There are little stands along the roads that sell liter bottles of gasoline mixed with a little oil. They use plastic funnels to put the gas in the tanks. There are no gas stations…none that I’ve seen anyway. These little stands are the gas stations. On a moto ride this weekend, the moto tire needed some air in it. The driver stopped at this little gas stand, and the gas stand operator pulled out a manual bicycle tire pump that they used to fill the moto tire up. Just pumped it by hand.

The Bush Taxi Runner sits in the seat that faces the customers. It is usually a young boy, maybe 14 to 16 years old. Once the taxi departs the Taxi Runners job is to hang his head out the window and solicit riders along the road, until the taxi is full. When they pick you up on the road the bush taxi just comes to a rolling stop if possible, and allows you just enough time jump in. The taxi has usually already started on its way while the taxi runner is hopping in and closing the sliding door of the moving vehicle. The taxi runner always carries a little purse. He is the money collector. He waits until about five minutes from you arrive to your destination and then requests the fare.

It is an interesting system. I think they have the business down to a science, as far as efficiency. It’s evident they have figured out it is a numbers game, as in most businesses. There is always a sense of urgency in the bush taxis and on the motos. Everything is done quickly. Tires are changed quickly, gas is put in the vehicles quickly, passengers are picked up and let out quickly. They know they have to have at least so many people on every trip, and they have to make so many trips per day to make a profit. The Taxi Runner is very important and needs to be aggressive for them to meet their numbers and their timeline. The Taxi Driver needs to drive very fast so that he can make a certain number of trips per day. Because of the rutted roads there are many flat and blown tires. The taxi driver and runner can change a tire in a matter of minutes. It’s very impressive.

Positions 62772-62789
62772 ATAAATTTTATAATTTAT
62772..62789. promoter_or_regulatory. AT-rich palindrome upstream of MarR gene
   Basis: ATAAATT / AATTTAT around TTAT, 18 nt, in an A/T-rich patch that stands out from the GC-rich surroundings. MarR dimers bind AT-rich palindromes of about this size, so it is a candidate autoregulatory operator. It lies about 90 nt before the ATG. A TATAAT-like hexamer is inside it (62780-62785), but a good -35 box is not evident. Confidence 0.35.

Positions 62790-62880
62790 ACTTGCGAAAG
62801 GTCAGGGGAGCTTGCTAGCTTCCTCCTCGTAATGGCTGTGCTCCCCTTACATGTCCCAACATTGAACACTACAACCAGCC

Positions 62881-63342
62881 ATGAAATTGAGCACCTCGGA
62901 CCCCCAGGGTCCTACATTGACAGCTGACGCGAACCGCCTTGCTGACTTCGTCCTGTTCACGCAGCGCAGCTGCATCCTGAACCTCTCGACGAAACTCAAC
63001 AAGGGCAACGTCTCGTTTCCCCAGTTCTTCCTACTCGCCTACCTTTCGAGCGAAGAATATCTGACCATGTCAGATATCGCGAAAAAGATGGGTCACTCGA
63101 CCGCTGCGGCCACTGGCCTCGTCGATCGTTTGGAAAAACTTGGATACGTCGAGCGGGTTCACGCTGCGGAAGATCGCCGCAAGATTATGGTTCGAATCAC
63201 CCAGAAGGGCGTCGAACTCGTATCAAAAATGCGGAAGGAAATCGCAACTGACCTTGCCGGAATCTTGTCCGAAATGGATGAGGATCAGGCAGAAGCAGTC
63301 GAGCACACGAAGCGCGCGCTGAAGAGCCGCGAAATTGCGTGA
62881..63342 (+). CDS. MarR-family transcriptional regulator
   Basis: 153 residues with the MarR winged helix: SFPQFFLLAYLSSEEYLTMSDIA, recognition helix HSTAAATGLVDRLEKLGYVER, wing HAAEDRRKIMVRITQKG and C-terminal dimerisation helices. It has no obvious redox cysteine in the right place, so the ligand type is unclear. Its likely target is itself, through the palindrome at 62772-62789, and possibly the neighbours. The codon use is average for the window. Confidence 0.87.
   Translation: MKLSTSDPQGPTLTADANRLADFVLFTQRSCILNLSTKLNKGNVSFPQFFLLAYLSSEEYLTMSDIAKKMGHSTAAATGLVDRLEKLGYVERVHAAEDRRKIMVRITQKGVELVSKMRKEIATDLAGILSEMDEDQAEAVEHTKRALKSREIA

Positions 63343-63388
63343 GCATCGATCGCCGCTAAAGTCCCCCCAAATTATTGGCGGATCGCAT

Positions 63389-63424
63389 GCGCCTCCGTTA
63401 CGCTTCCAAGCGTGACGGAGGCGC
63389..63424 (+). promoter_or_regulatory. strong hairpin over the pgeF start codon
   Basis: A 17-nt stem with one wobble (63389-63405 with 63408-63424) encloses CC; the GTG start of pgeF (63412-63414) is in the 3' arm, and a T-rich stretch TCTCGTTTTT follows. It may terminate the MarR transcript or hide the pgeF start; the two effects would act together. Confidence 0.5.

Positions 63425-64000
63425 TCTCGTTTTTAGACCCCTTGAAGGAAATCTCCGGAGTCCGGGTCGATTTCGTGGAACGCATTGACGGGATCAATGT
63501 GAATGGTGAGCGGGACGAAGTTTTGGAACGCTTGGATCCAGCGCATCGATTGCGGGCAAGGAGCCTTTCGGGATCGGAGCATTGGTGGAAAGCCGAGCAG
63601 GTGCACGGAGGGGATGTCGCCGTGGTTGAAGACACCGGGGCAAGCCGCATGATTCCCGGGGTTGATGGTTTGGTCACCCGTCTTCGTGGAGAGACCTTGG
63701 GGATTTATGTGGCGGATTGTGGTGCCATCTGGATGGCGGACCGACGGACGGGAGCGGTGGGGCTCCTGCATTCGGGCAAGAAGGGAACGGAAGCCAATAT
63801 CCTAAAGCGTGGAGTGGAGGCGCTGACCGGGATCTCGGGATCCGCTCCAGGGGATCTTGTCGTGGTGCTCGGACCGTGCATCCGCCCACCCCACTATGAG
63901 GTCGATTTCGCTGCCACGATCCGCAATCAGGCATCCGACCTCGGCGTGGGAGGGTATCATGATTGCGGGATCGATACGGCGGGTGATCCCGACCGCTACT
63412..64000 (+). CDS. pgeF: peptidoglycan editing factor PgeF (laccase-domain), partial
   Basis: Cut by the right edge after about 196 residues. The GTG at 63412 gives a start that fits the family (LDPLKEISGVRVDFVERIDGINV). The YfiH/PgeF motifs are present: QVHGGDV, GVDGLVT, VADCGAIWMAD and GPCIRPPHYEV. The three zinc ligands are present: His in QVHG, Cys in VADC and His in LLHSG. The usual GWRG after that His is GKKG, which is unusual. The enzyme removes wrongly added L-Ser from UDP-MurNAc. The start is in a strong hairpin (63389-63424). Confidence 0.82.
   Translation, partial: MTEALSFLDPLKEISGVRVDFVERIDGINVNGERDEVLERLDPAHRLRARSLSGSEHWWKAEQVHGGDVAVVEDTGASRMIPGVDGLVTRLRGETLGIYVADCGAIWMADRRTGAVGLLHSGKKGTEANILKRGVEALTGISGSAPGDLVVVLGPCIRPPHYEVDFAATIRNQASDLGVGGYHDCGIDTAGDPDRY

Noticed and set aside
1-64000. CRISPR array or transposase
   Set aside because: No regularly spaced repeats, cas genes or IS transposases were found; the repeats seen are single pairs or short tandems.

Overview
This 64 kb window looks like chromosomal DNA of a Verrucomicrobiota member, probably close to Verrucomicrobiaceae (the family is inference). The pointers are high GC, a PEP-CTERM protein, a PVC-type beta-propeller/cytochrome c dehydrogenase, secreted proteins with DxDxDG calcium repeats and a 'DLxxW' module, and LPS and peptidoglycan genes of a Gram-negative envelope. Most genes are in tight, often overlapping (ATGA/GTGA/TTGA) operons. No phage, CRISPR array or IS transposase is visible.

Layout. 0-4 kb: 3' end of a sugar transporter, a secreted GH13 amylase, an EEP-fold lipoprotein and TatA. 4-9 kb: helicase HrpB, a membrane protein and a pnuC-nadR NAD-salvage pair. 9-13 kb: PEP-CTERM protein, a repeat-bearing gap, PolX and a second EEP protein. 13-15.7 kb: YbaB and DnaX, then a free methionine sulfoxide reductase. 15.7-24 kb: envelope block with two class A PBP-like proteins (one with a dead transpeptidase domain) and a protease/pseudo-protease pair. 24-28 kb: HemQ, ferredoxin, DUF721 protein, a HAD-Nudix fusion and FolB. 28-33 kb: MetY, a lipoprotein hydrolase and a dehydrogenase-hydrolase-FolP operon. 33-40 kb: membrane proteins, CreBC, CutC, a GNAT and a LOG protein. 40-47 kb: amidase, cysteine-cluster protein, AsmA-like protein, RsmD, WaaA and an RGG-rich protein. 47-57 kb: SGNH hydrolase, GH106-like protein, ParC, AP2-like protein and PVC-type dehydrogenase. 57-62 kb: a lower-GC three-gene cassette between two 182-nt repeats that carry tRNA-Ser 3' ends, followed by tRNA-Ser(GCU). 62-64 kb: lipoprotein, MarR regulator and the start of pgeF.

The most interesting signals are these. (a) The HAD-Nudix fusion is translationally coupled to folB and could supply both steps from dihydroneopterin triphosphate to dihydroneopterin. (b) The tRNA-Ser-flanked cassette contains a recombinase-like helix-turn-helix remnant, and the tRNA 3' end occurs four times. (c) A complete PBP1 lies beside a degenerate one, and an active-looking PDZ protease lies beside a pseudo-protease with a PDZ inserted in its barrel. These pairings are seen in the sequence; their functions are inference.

The way Bush Taxis and motos dodge the ruts and holes is impressive. I think I’ve decided there is a rhythm and a real skill, and yes, I’d have to say even a gracefulness in how the better drivers of bush taxis and motos maneuver the roads. They will often swerve to the wrong side of the road to avert a rut. You think at times that they are defying gravity. They both honk their horns a lot…warning people to either get out of the way, or to the fact that they will be passing the vehicle in front of them. In both the bush taxi and as a passenger on the moto, I spend a lot of time with a grimaced wild eyed…ready to jump out of or off of…. look on my face. I’ve slashed the thin leather on the taxi seats, and I think I saw blood on the back of the shirt of the moto driver one day….from my fingernails!!

You meet some interesting people in a bush taxi. Many are curious about me, but a lot of people just ignore the fact that there is one white person in the van. There will be more stories about bush taxis and motos. There is a story to be told every time.


  1. I was an older volunteer in Togo between 2002 and 2005 after being evacuated from Cote d'Ivoire several months after completely my training there. My service began in Vogan and was completed in Kara after I extended for a third year. Older volunteers can provide a unique contribution to the Peace Corps and for me what I received in return was some of the most memorable experiences of my life. I wish you all the best for the next two years and remember to stay young.

  2. Hi Teresa,
    Tony Rizzo's cousin Nancy here. I was reading your blog and laughed uncontrollably after I read, "Before I get in the taxi, I pray to God, Allah, Buddha, Ron L. Hubbard, Jesus, Mary and Joseph, and all my dead relatives, and then I take a deep breath and make the sign of the cross, hoping that I’ve covered all my bases." I must remember this next time I find myself in peril. I am so happy to see that you are able to keep your sense of humor given the circumstances. I'll keep reading!